Relatives Lose Contact With Lebanese Migrant Ship Near Malta

BEIRUT (AP) — Activists and relatives of Lebanese and Syrian migrants aboard a fishing boat taking on water near the island of Malta in the Mediterranean Sea said Tuesday they lost contact with the vessel overnight.

The roughly 60 Lebanese and Syrian migrants on board had told their relatives and volunteer groups by satellite phone earlier that they have been without food, water, and baby formula for several past days.

They also reported that a third child died on board due to dehydration, according to the relatives. The vessel left from the northern Lebanese city of Tripoli about 10 days ago. The passengers, headed for Italy, include Syrian refugees and Lebanese from the country’s impoverished north.

The migrants have been communicating with relatives and activist groups through a satellite phone, and have urged European coast guards to rescue them.

Alarm Phone, an international activist network that helps bring rescuers to distressed migrants at sea, told The Associated Press that Maltese authorities responded to some of their calls about the distressed boat, but had not confirmed a rescue operation. Malta has also not given permission to a commercial cargo ship to rescue the stranded migrants, the network said.

“Instead of coordinating a rescue operation, they have knowingly left these 60 people in distress at sea for days,” said Maurice Stierl of the network. “We hope that reports on fatalities will prove to be wrong, but we are extremely concerned about this group.”

One of the migrants' relatives said his brother told him during their last call on Monday night that more water was leaking into the boat and “that they are drenched.” The man spoke on condition of anonymity, fearing for his brother's safety.

“The adults are handling the cold and lack of supplies okay, but the children are really struggling,” he said.

The Maltese authorities did not immediately reply to requests from The Associated Press for comment on the migrant boat.

A Lebanese legislator, Ashraf Rifi, asked Italy to send a rescue team, and called on Lebanon's Foreign Ministry and diplomatic mission in Rome to do the same. The Lebanese government has not yet commented on the matter.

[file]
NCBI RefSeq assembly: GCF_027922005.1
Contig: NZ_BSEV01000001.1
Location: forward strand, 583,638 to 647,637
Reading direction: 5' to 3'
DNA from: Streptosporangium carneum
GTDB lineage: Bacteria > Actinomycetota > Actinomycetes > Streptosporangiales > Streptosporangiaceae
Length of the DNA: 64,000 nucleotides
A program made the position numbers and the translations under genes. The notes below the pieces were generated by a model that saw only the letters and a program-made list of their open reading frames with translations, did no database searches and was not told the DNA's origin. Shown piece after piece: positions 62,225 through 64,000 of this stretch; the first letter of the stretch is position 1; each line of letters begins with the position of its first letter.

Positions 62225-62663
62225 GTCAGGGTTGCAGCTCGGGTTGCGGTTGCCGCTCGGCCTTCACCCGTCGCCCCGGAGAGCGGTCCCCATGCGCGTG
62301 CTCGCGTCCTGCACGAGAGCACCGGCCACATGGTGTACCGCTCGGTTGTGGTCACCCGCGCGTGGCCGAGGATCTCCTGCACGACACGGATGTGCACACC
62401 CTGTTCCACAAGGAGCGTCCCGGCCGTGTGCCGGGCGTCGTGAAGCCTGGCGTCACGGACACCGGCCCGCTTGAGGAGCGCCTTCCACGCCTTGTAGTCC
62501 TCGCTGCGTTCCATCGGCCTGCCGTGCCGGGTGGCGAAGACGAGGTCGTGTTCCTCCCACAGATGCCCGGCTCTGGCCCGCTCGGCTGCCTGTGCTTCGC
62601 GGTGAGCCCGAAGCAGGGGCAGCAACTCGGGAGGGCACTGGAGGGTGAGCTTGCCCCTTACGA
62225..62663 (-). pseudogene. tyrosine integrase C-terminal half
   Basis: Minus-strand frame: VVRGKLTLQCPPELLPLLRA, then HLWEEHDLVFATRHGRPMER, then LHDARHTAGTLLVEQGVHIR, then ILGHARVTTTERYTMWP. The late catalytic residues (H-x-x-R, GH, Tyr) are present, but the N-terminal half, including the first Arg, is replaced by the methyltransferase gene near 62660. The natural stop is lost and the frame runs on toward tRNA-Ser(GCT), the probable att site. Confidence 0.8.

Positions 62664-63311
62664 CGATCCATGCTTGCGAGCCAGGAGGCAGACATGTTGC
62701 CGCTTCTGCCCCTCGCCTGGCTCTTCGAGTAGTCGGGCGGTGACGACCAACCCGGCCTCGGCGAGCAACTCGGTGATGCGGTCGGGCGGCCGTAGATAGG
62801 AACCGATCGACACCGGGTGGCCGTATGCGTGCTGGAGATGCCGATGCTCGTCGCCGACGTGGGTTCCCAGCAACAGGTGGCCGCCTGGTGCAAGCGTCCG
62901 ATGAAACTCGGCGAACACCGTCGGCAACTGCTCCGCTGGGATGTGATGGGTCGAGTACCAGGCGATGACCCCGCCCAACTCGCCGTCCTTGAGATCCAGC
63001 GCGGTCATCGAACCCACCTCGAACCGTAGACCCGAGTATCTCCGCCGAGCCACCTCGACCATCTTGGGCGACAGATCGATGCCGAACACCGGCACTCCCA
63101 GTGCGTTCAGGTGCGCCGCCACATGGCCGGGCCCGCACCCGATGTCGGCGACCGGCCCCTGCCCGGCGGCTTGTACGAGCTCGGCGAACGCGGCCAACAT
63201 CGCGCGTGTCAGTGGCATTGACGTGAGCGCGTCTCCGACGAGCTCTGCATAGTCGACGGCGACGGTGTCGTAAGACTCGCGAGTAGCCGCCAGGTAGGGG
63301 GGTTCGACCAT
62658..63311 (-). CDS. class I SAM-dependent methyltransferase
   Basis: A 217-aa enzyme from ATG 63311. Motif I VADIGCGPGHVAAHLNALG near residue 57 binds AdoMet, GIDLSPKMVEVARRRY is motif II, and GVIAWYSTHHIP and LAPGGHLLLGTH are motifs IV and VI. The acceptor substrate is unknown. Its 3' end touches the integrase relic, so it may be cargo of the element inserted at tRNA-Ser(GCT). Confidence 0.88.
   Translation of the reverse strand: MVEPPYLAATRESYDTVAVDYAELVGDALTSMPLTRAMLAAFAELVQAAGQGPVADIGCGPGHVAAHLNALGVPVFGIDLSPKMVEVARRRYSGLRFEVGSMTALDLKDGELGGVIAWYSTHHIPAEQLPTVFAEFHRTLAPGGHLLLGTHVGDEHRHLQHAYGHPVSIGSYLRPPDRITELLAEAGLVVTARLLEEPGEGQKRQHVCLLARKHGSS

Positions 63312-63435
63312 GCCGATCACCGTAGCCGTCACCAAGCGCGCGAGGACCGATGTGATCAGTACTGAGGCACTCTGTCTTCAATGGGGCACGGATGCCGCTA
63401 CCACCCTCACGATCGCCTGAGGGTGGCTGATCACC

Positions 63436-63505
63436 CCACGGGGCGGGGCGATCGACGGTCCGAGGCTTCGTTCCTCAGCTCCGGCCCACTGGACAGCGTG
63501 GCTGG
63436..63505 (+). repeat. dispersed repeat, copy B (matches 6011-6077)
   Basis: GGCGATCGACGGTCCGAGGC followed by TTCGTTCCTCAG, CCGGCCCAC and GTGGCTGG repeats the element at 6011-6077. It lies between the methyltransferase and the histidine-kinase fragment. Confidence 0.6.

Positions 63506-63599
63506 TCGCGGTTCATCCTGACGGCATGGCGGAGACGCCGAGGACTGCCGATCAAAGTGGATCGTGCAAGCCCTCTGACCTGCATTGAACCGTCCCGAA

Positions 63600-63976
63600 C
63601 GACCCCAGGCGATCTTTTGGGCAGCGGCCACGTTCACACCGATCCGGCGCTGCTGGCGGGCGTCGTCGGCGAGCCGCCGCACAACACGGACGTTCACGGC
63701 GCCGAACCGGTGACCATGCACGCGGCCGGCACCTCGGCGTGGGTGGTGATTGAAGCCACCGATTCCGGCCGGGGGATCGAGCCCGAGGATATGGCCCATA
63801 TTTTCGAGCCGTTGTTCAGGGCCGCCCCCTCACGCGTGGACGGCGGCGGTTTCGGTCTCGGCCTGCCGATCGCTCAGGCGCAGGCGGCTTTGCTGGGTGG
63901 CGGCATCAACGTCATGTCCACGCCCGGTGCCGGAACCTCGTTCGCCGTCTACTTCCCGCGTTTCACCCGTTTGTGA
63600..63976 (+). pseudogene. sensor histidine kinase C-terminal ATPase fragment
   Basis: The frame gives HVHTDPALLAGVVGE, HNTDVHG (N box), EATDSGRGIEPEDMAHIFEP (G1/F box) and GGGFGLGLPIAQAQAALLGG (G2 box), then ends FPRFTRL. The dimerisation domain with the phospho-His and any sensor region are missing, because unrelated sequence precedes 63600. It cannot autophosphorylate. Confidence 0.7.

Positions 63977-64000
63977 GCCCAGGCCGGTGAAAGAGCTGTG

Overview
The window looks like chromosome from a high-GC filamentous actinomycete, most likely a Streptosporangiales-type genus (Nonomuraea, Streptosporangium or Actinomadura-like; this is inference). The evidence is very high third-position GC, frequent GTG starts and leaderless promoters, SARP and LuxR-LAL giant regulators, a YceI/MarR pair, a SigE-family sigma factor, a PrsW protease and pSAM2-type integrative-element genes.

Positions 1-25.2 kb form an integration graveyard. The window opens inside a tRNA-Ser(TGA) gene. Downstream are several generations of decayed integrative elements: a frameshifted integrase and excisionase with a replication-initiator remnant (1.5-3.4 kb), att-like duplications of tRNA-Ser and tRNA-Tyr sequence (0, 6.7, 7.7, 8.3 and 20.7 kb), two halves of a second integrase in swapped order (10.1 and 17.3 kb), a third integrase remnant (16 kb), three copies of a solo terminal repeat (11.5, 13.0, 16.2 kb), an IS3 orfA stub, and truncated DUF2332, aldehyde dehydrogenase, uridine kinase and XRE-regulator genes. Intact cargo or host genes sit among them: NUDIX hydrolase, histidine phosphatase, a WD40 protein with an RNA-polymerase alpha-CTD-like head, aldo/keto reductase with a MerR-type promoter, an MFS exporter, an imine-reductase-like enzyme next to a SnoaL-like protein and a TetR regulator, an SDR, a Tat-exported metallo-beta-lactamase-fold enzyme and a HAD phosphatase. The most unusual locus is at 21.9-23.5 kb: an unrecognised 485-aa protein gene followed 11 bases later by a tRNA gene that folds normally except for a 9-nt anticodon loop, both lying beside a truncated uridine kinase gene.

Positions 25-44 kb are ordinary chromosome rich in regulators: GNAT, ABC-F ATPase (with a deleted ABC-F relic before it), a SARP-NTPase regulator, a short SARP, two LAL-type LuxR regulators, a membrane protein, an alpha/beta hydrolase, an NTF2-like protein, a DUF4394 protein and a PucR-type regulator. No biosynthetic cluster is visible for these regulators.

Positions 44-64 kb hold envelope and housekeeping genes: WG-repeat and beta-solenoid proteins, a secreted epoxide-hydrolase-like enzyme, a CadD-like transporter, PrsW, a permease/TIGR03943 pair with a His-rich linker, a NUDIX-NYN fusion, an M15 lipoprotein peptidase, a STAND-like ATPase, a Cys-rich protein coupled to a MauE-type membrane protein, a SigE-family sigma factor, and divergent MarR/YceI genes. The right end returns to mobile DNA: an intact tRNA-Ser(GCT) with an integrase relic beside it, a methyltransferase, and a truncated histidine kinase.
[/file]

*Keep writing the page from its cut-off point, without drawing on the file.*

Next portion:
Once a country that received refugees, Lebanon has become a launching pad for dangerous migration by sea to Europe, as it struggles from an economic crisis over the past three years that has pulled three-quarters of its population into poverty.

As the crisis deepened, more Lebanese, as well as Syrian and Palestinian refugees, have set off to sea, with security agencies reporting foiled migration attempts almost weekly.

A Greek official told the AP that a sick 4-year-old girl died Tuesday in a hospital on the island of Crete, where she had been airlifted with her mother from a cargo ship carrying a group of migrants rescued off a crippled vessel in the Mediterranean.

The official told The Associated Press that a Greek coast guard helicopter picked up the two after a request from Maltese authorities, within whose waters the migrants had been taken onto the Antigua Barbuda-flagged BBC Pearl freighter. The vessel, sailing south of Crete, was heading from the Dutch port of Rotterdam to Port Said in Egypt. A Hellenic Coast Guard statement published later added that the cargo ship's captain contacted Maltese authorities.

The Greek official spoke on condition of anonymity as they were not authorized to brief the press on the record.

Activists from from the Consolidated Rescue Group, a Sweden-based NGO, who have been in touch with the migrants until Monday night told the AP that the migrants were from the same boat and had also contacted Greek authorities to airlift the mother and daughter. However, The Associated Press could not immediately verify that the migrants were from the same boat the NGOs referred to.

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